February 25, 2014
Last week, we spent time with one of the premier content creators on Vine, Meagan Cignoli. Meagan’s stop motion videos are entertaining and creative, and her skills have caught the attention of top brands like Lowe’s, Puma, GE, HBO, Downy, YSL, and the list goes on.
We partnered with Meagan to create an original video for a client’s campaign, and while on-site at her studio, we chatted about how she got started on Vine, how fellow Vine star Jerome Jarre is “a little Tony Robbins” and what would surprise people about the process of creating a 6-second Vine video.
What were you doing before Vine?
I was a photographer for 13 years, doing mostly fashion work and portraits. I was mainly freelance, and I still do a lot of photography work now.
How did you get started with Vine?
I signed up for Vine right away when it launched- just over a year ago in January 2013. I was starting to get a bit bored with my work in photography – I was wondering about the future and wasn’t sure if continuing along on my current path was going to make me happy. I even talked about quitting photography completely, instead I began traveling more. During one of those trips, I downloaded Vine and tried to create a few videos, but they were terrible! I just couldn’t figure it out, and nothing felt interesting enough to post.
Then late one night, around 3am, used a photograph of a model, and started making it move – her lips, giving her different eyes, and having fun with it. I kept making more and didn’t realize they were stop motion until someone called them that! It was just interesting to me, and people really responded to them.
Over the next two weeks, I produced more and more of these stop-motion style videos. I didn’t even have a tripod, I was doing it all by hand. My arms and back hurt from trying to keep the camera still for so long! But I didn’t really care, I was so inspired by the entire creative process and outcome.
You won a Cannes Lion for your work for Lowe’s “Fix in Six” campaign. How long did it take for the big brands to come knocking?
Only two weeks after I posted my first stop-motion video, I got a call from BBDO about working on the Lowe’s campaign. The next day, Puma called, and then the next day, eBay called. It was surreal. It’s all the result of the popular page—that’s how the brands found my work. In the beginning, you could make it to the popular page with a relatively low amount of likes. My first few videos were getting 90-ish likes, and then slowly thousands, and then tens of thousands of likes as the app gained popularity.
— Lowe’s (@Lowes) April 20, 2013
And now you’re fielding inquiries everyday. Do you do it all yourself?
No! I have a five-person team that helps with all aspects of the business- from inquiries and accounting to creative concepting, shooting and building sets. I’m blessed to have a great team, and we all have our strengths, from inanimate object character story telling to more generally aesthetic look and feel. I’ve built this team by reaching out to talented past colleagues, and also searching through online portfolios, looking for a particular blend of patience and creativity. When things were just starting, everyone would be taking days off their regular jobs to come work with me, but now everyone is pretty much full time.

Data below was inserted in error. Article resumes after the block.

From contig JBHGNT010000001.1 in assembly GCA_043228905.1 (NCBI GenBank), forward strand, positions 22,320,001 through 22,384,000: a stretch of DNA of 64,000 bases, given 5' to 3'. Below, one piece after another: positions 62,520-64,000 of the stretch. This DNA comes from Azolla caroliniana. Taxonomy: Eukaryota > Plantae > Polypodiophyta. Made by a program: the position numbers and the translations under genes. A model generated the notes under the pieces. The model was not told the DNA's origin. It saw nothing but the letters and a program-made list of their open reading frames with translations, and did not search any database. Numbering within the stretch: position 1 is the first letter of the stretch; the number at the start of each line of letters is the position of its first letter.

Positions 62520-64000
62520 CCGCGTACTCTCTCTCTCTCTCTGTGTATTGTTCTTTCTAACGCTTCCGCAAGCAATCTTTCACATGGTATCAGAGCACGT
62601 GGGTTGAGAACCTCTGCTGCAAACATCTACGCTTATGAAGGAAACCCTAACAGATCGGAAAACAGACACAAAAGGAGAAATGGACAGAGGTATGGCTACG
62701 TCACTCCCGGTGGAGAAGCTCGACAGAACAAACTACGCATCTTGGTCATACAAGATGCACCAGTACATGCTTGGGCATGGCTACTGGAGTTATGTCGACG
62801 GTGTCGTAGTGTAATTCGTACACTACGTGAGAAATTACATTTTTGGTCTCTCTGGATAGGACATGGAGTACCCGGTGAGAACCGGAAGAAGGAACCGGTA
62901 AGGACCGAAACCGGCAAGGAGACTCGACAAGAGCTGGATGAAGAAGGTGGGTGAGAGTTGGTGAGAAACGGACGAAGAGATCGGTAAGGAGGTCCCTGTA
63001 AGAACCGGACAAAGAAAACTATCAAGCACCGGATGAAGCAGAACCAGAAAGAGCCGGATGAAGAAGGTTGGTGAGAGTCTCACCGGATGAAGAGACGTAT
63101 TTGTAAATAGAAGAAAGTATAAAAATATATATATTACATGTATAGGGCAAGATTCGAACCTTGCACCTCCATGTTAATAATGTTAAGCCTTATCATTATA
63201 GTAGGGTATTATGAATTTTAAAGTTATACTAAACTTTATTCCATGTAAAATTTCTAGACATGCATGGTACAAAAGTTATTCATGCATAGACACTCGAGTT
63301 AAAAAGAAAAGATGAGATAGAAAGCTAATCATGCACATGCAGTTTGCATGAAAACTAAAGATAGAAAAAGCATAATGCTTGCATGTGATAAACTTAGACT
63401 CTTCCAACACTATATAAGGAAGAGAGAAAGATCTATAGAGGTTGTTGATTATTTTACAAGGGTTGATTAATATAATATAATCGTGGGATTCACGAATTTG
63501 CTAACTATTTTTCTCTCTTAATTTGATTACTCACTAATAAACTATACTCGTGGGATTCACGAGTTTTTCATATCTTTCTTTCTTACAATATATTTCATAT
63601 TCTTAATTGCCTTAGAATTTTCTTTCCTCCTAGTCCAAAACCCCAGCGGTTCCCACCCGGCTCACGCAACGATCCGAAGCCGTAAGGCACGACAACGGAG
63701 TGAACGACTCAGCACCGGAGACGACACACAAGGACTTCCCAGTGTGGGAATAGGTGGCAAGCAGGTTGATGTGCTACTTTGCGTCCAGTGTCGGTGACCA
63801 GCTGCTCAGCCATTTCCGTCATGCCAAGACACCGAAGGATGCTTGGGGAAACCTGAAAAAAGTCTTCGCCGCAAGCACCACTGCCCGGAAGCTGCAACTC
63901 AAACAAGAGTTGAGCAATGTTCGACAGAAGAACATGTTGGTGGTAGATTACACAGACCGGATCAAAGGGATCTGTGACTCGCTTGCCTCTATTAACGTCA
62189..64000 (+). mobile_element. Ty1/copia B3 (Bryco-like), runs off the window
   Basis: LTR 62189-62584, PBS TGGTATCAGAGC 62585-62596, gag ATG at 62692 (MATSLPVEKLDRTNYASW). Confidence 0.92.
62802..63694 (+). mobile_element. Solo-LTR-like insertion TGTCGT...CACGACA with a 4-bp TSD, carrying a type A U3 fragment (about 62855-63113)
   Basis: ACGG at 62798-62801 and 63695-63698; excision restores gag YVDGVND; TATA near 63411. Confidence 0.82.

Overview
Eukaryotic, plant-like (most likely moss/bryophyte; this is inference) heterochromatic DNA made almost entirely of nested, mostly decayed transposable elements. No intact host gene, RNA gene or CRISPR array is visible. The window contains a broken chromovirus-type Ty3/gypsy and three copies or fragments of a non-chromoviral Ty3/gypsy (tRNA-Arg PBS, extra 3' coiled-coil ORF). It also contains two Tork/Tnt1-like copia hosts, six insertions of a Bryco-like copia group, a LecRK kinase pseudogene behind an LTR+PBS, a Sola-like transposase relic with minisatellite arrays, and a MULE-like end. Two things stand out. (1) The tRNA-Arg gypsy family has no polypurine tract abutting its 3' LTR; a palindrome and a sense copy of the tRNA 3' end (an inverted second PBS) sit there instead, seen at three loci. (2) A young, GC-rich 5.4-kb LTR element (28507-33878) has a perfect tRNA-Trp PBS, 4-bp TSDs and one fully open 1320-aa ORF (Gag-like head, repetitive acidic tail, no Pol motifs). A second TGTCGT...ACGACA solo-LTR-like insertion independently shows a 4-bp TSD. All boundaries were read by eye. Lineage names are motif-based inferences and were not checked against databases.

How long does it take to make a 6-second video?
Not including concepting, it can take anywhere from a few hours to three days to produce and shoot a video. The time to build a set and source and purchase materials can be really involved and time consuming. Editors Note: We can vouch for Meagan’s commitment to sourcing the best materials for the shoots– she had not one, but four different options for faux snow for our shoot!
With the new updates to the app, editing capabilities have made making videos a bit simpler, but do you ever have to completely start over?
Not usually, but with stop motion, we can run into some unique complications! For instance, we were shooting a video for Nest thermostat controls, and we had to switch the battery out mid-shoot. During the swap, a battery fell out, and all of the coins we had arranged around the thermostat scattered – dozens, all out of place! We tried to rearrange them so we wouldn’t have to start over, but it was just impossible to get it back to perfect. So, in the name of getting the best possible video, we started over. Editor’s Note: You can see the final video here.
What would surprise people about the process?
I’m sure people would be surprised at the amount of time it takes to make a 6-second video! Also, just how DIY everything we do is, and how detailed the set development process is. In addition to shopping for specific materials, we get creative with things that we have around the house – nothing is safe!
Any funny stories? Ever set anything on fire, or anything like that?
Well…yes! I’ve done a few installments of this series with Steph Barkley where we dress up like little kids and do science experiments. During one shoot, we were using sparklers, and the table actually started on fire! I noticed and instantly went out of character yelling, and it took Steph a minute to realize what was going on!
It’s safe to say that 2013 was a really big year for you – what’s next?
Well, right now, the inquiries are steadily coming in, and I don’t have to pro-actively pitch anything. I’m sure that will change eventually, and when it does, I’m looking forward to it. It’s a welcome challenge! We’ve also started branching out to other platforms, such as Instagram to keep our offerings well rounded. And I’d like to start working on longer-form content. Writing for longer form non-stop motion is a different ball game, but it’s something we’re all excited about.